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Monographs: The Latest Architecture and News

From Concrete to Paper: Tadao Ando's Recent Works Displayed in New Monograph

Throughout his distinguished career, Pritzker award winner Tadao Ando managed to trigger every human’s sensations upon entering his structures. It was never just the buildings’ forms that let the architect earn his status, but the manipulation of light and shadow and the impulsive sensation of sanctity that his buildings impose, are what led him to become one of the world’s most renowned architects.

To showcase Ando’s recent works and to honor their ongoing relationship with the architect, Oris House of Architecture have created a monograph titled Transcending Oppositions, celebrating his buildings and their relationship with the contemporary culture of Japan. Judging this book by its cover, readers will have a clear notion of what to expect, as the monograph reflects Tadao Ando’s architecture on fine print.

Courtesy of Oris Kuća ArhitektureCourtesy of Oris Kuća ArhitektureCourtesy of Oris Kuća ArhitektureCourtesy of Oris Kuća Arhitekture+ 7

"MAD Works: MAD Architects" Introduced by Sir Peter Cook

The skylines of modern China are punctuated by architecture that amazes, inspires, and awes. Many of these towering structures are the work of the Beijing-based experimental practice MAD Architects, led by Ma Yansong.

People often ask what 'MAD' stands for; sometimes, I explain it stands for MA Design, but I like MAD (adjective) Architects better. It sounds like a group of architects with an attitude towards design and practice. I think it is important to practice architecture with an attitude, to be critical and sensitive to the issues and challenges in our world.

Sauerbruch Hutton Invite Reflection On How We Perceive, Discuss, and Produce Architecture

Louisa Hutton and Matthias Sauerbruch, of Berlin-based practice Sauerbruch Hutton, have recently published Archive 2 – a second series of monographic volumes dedicated to the work of their practice between 2006 and 2015. In the nine years between two sets of books, the architects have observed that "the expansion of the digital realm has had a profound effect on the way we perceive, discuss and produce architecture." As such, and on the occasion of their second volume, they are inviting people to share their thoughts "on the convergence of architecture in concrete, pixel and print."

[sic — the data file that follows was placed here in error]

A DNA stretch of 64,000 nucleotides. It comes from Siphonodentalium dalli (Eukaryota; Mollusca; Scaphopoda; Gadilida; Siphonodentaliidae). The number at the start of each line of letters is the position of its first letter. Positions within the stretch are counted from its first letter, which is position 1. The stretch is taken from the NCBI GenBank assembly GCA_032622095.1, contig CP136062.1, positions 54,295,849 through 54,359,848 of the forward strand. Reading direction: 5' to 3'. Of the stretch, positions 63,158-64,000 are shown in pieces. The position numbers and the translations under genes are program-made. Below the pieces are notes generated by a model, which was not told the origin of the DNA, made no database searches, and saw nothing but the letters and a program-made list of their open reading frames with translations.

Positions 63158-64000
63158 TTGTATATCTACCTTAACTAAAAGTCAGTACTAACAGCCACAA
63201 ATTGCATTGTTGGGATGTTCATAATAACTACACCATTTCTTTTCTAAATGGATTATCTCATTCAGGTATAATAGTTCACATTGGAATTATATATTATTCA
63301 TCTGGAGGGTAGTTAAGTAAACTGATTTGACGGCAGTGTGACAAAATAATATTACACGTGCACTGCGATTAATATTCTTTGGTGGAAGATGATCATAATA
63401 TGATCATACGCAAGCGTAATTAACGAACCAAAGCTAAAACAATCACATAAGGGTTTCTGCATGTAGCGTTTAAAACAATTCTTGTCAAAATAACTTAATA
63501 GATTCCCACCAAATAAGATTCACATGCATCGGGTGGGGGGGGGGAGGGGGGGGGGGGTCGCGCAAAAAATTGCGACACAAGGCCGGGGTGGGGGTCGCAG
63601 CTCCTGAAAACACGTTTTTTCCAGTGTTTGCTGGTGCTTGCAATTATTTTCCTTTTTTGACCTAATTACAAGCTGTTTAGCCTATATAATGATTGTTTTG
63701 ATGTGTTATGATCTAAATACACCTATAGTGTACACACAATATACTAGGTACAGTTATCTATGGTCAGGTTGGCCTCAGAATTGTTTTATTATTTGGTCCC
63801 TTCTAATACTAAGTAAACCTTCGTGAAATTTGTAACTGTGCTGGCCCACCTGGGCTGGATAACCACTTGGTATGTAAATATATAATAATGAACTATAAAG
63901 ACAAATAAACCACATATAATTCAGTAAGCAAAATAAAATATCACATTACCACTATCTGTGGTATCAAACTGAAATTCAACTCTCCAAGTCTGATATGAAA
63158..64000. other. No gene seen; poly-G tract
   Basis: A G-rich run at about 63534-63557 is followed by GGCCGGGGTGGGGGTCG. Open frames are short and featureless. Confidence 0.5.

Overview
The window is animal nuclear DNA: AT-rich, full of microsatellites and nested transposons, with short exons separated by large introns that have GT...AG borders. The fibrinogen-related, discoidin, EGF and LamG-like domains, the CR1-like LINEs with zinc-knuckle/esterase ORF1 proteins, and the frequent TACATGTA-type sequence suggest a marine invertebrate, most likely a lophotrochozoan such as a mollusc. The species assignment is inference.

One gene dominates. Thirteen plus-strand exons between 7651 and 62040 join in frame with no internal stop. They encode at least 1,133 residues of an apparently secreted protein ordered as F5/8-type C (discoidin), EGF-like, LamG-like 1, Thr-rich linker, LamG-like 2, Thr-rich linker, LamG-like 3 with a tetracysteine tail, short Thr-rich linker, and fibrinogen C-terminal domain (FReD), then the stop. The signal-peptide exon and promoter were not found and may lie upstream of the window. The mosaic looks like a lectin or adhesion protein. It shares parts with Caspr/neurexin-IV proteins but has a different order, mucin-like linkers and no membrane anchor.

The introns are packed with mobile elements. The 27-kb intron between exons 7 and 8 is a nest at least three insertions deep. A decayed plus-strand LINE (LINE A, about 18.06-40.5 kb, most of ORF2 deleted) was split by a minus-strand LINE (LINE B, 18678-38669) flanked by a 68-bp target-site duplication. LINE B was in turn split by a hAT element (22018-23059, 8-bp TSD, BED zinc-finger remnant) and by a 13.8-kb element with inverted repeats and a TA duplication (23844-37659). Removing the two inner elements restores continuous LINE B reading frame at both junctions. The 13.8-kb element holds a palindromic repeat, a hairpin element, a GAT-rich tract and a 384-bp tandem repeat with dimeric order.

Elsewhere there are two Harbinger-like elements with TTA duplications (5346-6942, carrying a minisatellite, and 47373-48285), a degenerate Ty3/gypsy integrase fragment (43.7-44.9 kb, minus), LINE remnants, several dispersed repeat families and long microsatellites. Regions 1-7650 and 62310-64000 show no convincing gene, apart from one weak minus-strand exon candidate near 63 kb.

People, Place, Purpose: How Mecanoo's Architecture Aspires to More than Style

In 1996 Mecanoo transformed a former Lutheran church in the heart of Amsterdam into a theatre for De Trust. Image © Christian Richters
In 1996 Mecanoo transformed a former Lutheran church in the heart of Amsterdam into a theatre for De Trust. Image © Christian Richters

In "People, Place, Purpose," the latest monograph of her Delft-based firm Mecanoo, Francine Houben explores the unique work which has enabled the firm to take their place among the world-renowned pantheon of Dutch architects. In the following excerpt from the book, Herbert Wright presents an introduction to the monograph and the themes running through Mecanoo's work in general, breaking down an architecture that is defined not by style or ego but by three overarching responsibilities - and perhaps a dash of color.

On a computer screen, architects can move virtual walls around with just a few clicks, but surely only superheroes can shift an actual wall around physically with their bare hands? So it was quite a surprise, while standing in the Saint Mary of the Angels Chapel in Rotterdam, to see Francine Houben, founding partner of Mecanoo, do precisely that. After some gentle fussing and tidying around the lectern and candles where the priest conducts ceremonies, she walks to a wall, and puts her hands firmly to it. It recedes to let in the sound of tree branches swaying in the wind passing through the cemetery outside.